So much to do outdoors, no time for introductions


October 04, 1992|By LONNY WEAVER

*TC The boss tells me that I'm supposed to use this week' outdoors column to introduce myself. The problem is that I don't really know how to go about it.

About a dozen years ago, I began a weekly hunting and fishing column in Carroll County, and in the early '80s I did a couple of pages a week for an all-sports paper called SportsFirst by The News American.

My first columns just jumped into the middle of the season in progress.

Besides, with the rockfish season kicking into gear last week while flounder, bluefish, spot, and Spanish mackerel are still nothing short of great, I hate the idea of boring you with personal facts.

Heck, this is one of the best times of the entire year for freshwater fishing, too.

If you can't catch a mess of bass or trout in October, you just haven't been out on the local pond or river.

And, if there is a more dastardly time of the year than October to sit in an office, stand on an assembly line or wait behind a counter, I don't what it could be, although strong arguments can be made for November, December and April through September.

Why, in addition to the best fishing of the year, we've got dove season in full swing, great squirrel-hunting prospects, bow hunting for deer, a nifty little duck hunt on the 16th and 17th, grouse and woodcock and perhaps the nicest weather of the year.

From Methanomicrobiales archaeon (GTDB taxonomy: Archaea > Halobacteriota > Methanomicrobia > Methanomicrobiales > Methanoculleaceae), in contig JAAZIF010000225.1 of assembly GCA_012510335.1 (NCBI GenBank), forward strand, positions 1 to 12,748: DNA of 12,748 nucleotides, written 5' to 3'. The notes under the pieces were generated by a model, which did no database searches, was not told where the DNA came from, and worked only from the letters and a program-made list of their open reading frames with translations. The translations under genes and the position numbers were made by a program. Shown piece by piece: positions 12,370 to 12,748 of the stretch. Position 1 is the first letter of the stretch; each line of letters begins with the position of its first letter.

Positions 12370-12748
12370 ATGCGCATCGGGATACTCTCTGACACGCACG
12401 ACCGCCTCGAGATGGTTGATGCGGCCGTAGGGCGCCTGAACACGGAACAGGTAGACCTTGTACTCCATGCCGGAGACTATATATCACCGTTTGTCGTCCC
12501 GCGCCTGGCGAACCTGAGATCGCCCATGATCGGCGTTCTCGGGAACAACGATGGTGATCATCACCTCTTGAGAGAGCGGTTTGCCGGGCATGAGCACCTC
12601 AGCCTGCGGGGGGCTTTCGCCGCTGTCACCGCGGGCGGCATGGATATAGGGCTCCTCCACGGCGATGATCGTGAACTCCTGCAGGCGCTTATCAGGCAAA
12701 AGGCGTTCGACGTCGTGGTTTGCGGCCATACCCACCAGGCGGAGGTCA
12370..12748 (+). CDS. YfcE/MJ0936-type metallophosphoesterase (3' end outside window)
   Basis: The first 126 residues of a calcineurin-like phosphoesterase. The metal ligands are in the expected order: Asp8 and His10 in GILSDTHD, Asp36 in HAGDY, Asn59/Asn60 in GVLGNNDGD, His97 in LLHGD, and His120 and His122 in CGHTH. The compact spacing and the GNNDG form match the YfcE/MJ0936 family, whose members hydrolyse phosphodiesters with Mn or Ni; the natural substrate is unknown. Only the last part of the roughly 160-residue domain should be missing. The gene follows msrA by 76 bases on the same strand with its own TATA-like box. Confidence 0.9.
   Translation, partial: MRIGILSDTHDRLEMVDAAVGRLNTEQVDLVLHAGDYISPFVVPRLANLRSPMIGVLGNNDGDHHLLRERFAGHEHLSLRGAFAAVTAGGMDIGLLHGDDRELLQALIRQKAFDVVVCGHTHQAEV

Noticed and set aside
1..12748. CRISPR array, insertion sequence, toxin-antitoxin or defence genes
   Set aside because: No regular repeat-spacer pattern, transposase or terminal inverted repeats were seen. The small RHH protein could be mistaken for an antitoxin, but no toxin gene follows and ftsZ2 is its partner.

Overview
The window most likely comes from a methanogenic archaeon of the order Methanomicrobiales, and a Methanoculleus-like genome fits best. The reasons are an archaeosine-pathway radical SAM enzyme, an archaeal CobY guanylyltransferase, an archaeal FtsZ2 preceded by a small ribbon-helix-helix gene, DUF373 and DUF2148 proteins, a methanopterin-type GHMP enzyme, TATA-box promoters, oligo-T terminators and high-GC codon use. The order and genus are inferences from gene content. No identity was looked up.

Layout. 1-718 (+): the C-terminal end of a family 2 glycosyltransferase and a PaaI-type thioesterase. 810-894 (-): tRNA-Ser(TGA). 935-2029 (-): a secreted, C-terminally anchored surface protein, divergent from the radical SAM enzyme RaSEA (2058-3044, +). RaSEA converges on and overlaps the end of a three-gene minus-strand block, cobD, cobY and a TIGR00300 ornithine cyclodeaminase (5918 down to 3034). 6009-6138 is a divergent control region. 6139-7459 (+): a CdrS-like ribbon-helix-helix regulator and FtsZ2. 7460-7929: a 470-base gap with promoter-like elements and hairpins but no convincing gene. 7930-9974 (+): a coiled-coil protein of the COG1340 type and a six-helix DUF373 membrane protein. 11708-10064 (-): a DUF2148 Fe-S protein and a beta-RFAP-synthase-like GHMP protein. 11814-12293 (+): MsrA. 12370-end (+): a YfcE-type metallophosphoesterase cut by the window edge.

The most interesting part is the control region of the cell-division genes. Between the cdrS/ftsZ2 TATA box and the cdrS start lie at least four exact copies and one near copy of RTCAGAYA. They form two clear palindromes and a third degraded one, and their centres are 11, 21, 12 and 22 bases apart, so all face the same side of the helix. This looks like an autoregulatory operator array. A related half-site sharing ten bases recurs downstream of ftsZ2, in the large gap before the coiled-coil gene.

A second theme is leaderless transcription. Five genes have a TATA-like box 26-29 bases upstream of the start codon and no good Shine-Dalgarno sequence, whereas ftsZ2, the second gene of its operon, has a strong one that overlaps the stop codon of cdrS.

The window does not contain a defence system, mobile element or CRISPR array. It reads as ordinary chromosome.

Why, I don't have time for introductions. We've got to make and hang bird feeders, get the goose pits into the ground, get that new pup into the field, get the deer rifle sighted in and last year's rust knocked off the shotgun.

It would be nice, too, if maybe we could make another trip or two out of Ocean City for some tuna, togs or sea bass.

Obviously, the boss doesn't hunt or fish, or he'd know what October's like.

It's a piece of cake compared with next month -- more rockfishing, even better bassing, quail, pheasant, rabbit, deer, geese, etc.

But, you know what bosses are like, so here goes. . . .

I have spent most of my 46 years hunting and fishing in Maryland and the surrounding area and loving every minute of it.

I love spending the day on the water, but my favorite boat is someone else's, though from time to time the faint outline of one appears on my future's horizon.

I like "being there," as a favorite outdoor writer once wrote, but I also like to feel a tug at the end of my fishing line when I go fishing and the weight of a bird or so in my game pocket when I go out with the shotgun.

I no longer bow-hunt, simply because I ran out of time to do it properly, but I still follow the sport and greatly admire those who do it well.

Trap and skeet are high on my list of favorite off-season activities, as is sporting clays. Bird hunting of any kind is a passion of mine, though I failed miserably at dog training.

And, I may as well fess up and tell you that I have had groundhog hunting disease for something like 38 of my 46 years, and no cure is in sight.

I have lots of rods, reels and other fishing gear and fully intend on buying lots more. My knees quiver at the sight of racy profiled side-by-side and over-under shotguns, most any kind of bolt-action rifle and old Winchester Model 12-pump action shotguns. Except for .22s, I load my own rifle ammo and about half of the shotgun fodder.

Along about mid-February, boredom sets in real bad, and you may find me putting some lures together.

As for the weekly meat of this column, we're going for light on seriousness and heavy on the fun stuff.

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